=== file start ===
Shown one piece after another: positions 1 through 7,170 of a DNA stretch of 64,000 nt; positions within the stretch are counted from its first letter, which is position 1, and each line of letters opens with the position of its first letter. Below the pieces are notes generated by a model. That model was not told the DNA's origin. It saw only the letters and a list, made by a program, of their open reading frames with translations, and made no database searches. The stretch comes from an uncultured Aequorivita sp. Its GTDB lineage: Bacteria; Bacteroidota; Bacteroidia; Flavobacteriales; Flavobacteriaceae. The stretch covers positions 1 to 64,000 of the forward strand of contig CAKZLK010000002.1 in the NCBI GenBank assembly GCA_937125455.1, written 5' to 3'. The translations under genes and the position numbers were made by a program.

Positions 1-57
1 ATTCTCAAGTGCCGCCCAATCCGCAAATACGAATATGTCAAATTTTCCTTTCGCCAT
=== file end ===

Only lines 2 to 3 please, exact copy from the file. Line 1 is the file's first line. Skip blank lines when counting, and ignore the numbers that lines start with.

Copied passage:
Positions 1-57
1 ATTCTCAAGTGCCGCCCAATCCGCAAATACGAATATGTCAAATTTTCCTTTCGCCAT